“Consider another reason why customers like apps,” Gary said. “Twenty-five percent said apps beat waiting on hold to get to help (read: I like to serve myself quickly). Another 20 percent find apps more personal than other channels. This is great news for companies trying to increase personal connections with customers and sheds some light on focus areas: make the app personal, make it easy to use, make it as convenient as possible.”

If you’re developing for a business, there’s another incentive to make a great first impression. “Nuance research shows that 79 percent of consumers ‘feel’ a company is innovative following a good mobile app experience,” Gary says. “On the flip side, 55 percent of consumers will consider changing companies if they have a bad mobile app experience.”

Find the Right Users Right Away
Many apps are abandoned immediately because they’re not what the user expected. “They mistakenly download an app they think does X when in fact it does Y,” Liu says. “How you describe the app is very important.”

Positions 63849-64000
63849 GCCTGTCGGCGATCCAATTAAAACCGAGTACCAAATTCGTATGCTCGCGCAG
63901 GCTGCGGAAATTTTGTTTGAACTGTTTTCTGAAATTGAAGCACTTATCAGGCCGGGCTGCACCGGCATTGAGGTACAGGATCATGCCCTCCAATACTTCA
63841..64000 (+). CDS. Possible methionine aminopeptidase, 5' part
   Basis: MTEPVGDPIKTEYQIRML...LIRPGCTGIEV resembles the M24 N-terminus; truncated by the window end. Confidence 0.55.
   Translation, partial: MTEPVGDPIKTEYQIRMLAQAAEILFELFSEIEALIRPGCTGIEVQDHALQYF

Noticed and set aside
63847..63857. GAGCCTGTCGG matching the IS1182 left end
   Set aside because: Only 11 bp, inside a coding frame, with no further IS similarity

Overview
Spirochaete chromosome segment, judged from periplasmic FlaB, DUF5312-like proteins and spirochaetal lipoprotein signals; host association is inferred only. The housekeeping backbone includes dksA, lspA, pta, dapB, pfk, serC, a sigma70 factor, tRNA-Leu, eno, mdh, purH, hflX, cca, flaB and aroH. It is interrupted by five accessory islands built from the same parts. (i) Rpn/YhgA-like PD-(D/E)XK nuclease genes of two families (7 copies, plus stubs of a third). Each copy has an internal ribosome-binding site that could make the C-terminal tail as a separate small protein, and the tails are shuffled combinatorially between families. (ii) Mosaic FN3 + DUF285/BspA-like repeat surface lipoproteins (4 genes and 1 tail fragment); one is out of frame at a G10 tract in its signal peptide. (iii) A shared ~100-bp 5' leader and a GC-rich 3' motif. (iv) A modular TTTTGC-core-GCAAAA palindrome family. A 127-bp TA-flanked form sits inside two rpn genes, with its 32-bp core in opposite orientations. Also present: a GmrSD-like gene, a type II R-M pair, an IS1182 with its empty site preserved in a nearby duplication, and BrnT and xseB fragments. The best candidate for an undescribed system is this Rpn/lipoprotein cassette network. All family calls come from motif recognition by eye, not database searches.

Another solution for minimizing app abandonment is to get your app into a curated app store. These stores feature one or more app categories and are stocked with curated recommendations instead of every available app in those categories. That mini store is then made available in a place frequented by people with that set of interests. For example, a website that caters to fitness buffs might have a curation company create a mini store of apps for running, counting calories and staying motivated. Or an enterprise might hire a curation company to create a mini store for its employees, business partners or customers.

AppCarousel and Partnerpedia are two examples of curation companies. “We pick based on the top rankings, to start with: the top 25 or 50,” Liu says. “So sort of by definition, we’re already selecting just the ones that we think have a higher adoption. What we don’t know is whether those apps have been abandoned.”

Partnerpedia currently gets its apps from aggregators such as the now defunct MobiHand. “But we’re looking at opening it up to the individual developers,” Liu says. “We’ve had about a dozen in the last two or three months that have approached us: ‘We’ve got this app. We’re looking for a channel or a way to get it to business users.’ Google Play is not ideal for business users because of the way they procure and buy apps, so people approach us.”